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In my latest draft, a worm-like species buries itself deep below the crust of their world and consumes/gathers tiny amounts of heavy metals.

Can you think of any plausible reason why a wormlike creature would do so? Why would they spend time and energy digging deep and gathering small pieces of metal?

Some Details:

  • Location: Earth-analog
  • The species itself is not really fleshed out right now.
  • They do return to the surface. Its either part of their lifecycle or daily/weekly/monthly routine.
  • the intake of metal takes places many hundreds of metres below the surface, at least 1000 metres below. I should make the heat-resistant, or should I?
  • the metals take a significant amount of their worms bodyweight.

Bonus Question: Is that deep below the surface a suitable place for heavy metals or do I need to mess with the geology of my earth analog for this?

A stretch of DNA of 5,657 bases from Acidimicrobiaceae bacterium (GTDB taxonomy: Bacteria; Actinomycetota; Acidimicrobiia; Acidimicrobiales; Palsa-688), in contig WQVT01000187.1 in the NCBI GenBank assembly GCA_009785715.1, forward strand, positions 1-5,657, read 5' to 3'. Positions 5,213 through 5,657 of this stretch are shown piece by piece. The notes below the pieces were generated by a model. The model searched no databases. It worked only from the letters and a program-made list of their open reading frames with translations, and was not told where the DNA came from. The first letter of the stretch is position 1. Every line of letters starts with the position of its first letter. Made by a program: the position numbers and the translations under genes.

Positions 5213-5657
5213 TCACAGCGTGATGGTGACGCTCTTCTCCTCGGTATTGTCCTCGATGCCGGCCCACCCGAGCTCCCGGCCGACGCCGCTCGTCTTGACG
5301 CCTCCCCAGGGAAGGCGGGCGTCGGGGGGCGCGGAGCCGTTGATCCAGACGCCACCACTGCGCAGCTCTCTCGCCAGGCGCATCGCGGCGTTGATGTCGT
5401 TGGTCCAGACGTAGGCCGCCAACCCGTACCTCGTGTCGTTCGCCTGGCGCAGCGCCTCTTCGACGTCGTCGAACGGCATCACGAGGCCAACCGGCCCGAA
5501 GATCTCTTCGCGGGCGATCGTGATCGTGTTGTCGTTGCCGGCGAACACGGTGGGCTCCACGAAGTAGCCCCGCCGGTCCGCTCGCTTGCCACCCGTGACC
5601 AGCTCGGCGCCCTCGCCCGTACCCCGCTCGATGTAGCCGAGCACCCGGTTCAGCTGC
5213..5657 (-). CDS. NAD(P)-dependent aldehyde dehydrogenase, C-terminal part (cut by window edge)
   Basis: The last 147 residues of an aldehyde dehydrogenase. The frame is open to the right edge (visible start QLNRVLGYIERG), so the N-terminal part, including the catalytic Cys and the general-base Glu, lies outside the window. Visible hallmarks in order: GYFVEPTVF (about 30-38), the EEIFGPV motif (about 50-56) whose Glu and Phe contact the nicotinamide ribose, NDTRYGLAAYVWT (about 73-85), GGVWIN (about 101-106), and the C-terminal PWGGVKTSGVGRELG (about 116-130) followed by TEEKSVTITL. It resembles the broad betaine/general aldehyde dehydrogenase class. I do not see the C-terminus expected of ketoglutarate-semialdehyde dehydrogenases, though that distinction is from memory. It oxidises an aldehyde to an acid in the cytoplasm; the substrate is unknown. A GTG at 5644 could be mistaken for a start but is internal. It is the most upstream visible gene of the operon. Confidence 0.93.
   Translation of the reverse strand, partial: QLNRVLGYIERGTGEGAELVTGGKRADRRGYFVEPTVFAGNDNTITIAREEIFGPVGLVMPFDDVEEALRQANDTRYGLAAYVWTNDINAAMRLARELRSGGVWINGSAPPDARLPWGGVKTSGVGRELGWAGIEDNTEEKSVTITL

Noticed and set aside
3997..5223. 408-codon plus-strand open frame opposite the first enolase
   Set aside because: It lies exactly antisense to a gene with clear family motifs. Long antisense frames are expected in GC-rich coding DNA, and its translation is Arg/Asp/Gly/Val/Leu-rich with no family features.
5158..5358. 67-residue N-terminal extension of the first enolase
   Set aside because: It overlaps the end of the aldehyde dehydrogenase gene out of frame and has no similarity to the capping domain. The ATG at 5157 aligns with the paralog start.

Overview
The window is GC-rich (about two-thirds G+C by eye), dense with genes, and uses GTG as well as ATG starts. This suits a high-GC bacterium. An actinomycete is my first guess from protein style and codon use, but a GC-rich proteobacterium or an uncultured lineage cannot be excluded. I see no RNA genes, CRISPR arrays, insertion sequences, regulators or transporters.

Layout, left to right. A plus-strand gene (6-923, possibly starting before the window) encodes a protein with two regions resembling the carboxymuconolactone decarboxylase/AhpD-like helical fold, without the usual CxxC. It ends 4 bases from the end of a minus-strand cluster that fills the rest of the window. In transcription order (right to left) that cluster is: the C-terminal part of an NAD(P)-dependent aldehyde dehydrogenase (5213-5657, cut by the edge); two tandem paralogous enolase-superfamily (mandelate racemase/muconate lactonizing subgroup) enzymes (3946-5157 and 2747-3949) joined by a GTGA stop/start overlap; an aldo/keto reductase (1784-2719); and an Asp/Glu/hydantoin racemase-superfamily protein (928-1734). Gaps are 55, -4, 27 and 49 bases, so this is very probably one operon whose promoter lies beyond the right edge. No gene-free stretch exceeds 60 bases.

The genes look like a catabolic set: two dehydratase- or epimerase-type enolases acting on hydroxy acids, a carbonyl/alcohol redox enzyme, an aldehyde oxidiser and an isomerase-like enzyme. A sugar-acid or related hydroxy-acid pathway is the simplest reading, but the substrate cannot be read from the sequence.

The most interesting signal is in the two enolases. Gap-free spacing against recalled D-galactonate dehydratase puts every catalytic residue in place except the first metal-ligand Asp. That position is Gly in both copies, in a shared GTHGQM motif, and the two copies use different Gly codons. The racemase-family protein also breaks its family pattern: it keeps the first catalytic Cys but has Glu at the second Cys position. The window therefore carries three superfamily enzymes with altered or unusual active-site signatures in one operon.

Edit: As Suggested by John Dallman the plot reason for this:

The worms are harvested by humans, who need the heavy metals. It kind of harvesting spider silk in terms of quantity, maybe a order of magnitude higher in output. This work should be dirty, dangerous and really unpleasent for the poor peasants.

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    $\begingroup$ What is the plot reason for them doing this? A clearer idea of that would help people produce in-world explanations for it. $\endgroup$ – John Dallman Jul 23 '16 at 22:45
  • $\begingroup$ The book Half Way Home by Hugh Howey has a creature that is basically like this - might be worth checking out! $\endgroup$ – Jesse Williams Jul 26 '16 at 22:15
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With discovery of bacteria such as these mentioned in National Geographic and those used commercially by companies such as BacTech we know certain bacteria can collect heavy metals, materials with magnetic/electrical properties and just about anything else you like.